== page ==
The speech of the night was given by the honoree, Stuart Appelbaum. We include excerpts since they were inspirational as well as meaningful.

COMMENTS BY STUART APPELBAUM

“I feel very, very fortunate in life.   I have gotten to spend my time on things that I believe are important.  In my office I keep a poster with a phrase in Hebrew and English from the book of Deuteronomy.  In Hebrew it reads Tsedek, Tsedek Tirdoff:  Justice, Justice shalt thou pursue.

I am told that the Bible uses language sparingly - and that this is the only instance in the entire Hebrew bible where a word is repeated.

Whether or not you knew the phrase, it is the imperative to pursue justice that has given meaning to so many of our lives.    We look at how people are hurting - whether from economic or social injustice and we want to be involved, we want to help make a difference, we want to help people empower themselves. And what could ever be more rewarding than that. 

It is the mission of the labor movement....

Recently, after my mother's death, I decided to take advantage of an opportunity to go back to Israel where I hadn't been for many years.  At the end of that trip, a trip where we met Presidents and Prime Ministers, I went to visit my cousin and his family who lived outside of Netanyah.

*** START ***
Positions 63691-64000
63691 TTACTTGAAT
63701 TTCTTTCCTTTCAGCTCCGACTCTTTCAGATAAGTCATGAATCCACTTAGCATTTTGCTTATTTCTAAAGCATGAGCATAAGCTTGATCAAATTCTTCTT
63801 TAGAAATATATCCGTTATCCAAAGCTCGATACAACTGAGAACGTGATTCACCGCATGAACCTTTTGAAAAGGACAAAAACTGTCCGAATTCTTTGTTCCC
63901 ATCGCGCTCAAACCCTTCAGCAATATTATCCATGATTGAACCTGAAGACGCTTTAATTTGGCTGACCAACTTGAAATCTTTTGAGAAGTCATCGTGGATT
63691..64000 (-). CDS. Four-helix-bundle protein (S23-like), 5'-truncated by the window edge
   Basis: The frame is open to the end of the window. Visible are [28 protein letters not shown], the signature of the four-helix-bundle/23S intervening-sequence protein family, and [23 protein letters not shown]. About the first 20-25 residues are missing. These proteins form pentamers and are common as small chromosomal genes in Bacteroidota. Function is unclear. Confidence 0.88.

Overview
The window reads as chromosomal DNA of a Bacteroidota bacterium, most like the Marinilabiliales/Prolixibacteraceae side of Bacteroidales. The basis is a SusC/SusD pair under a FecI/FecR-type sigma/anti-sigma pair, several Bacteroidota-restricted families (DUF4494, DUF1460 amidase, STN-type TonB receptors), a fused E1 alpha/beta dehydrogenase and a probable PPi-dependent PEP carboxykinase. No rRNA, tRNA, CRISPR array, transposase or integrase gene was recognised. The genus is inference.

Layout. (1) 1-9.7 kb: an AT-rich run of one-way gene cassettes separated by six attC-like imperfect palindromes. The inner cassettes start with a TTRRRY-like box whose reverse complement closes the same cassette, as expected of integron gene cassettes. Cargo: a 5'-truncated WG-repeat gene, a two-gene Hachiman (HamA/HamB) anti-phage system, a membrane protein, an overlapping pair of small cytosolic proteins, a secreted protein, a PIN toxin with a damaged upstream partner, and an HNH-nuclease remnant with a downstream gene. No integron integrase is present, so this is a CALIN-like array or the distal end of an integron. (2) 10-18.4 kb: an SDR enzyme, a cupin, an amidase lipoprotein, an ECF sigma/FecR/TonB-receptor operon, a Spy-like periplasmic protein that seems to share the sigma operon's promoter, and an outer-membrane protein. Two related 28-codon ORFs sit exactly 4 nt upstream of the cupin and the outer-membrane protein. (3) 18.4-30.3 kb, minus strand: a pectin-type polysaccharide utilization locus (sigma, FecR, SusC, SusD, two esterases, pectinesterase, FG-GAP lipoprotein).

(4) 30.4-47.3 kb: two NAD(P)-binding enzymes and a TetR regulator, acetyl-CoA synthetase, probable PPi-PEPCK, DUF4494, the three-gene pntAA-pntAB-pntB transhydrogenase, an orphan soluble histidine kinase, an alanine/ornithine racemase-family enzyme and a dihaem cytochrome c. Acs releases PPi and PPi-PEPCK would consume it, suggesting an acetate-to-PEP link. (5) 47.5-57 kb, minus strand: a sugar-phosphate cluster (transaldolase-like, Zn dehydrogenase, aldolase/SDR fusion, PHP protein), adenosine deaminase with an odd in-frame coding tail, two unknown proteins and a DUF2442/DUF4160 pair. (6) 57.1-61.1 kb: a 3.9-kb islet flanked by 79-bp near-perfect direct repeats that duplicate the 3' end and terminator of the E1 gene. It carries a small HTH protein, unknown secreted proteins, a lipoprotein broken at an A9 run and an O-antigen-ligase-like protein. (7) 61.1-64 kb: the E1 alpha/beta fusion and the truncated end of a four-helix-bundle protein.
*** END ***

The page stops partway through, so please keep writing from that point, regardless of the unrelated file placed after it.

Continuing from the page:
When I got to my cousin's home, and his daughter - my cousin - Michal - is here this evening, I saw the pictures my cousins had hanging on their living room wall... pictures of our family.

And among the pictures on the wall was one I had never seen before of my great- grandfather, sitting in his backyard in Newton, Massachusetts. In fact, I had never seen any picture of my great-grandfather before. But there I was in Israel...  looking at a picture of my great-grandfather.   My cousin was born in the United States, his wife Rachel was born in Yemen, and my great-grandfather was from what is now Lithuania.   The United States, Yemen and Lithuania - But at that moment, we were all in Israel and it seemed right.

I felt that I had found something about myself, that I had found some connection to my heritage. And that I had come to Israel for that very reason.

I have been involved in many dinners and events over the years - but this one is very special, with both my families here:  my union family and my genetic family.   And I know that my parents would have been very proud of this dinner. They would have understood what it was all about.  And that sense makes this dinner different for me.  I feel that this dinner is really in their honor.

Israel was important to them.  And Israel is important to me. And I am so extraordinarily proud to say that Israel is important to the American trade union movement.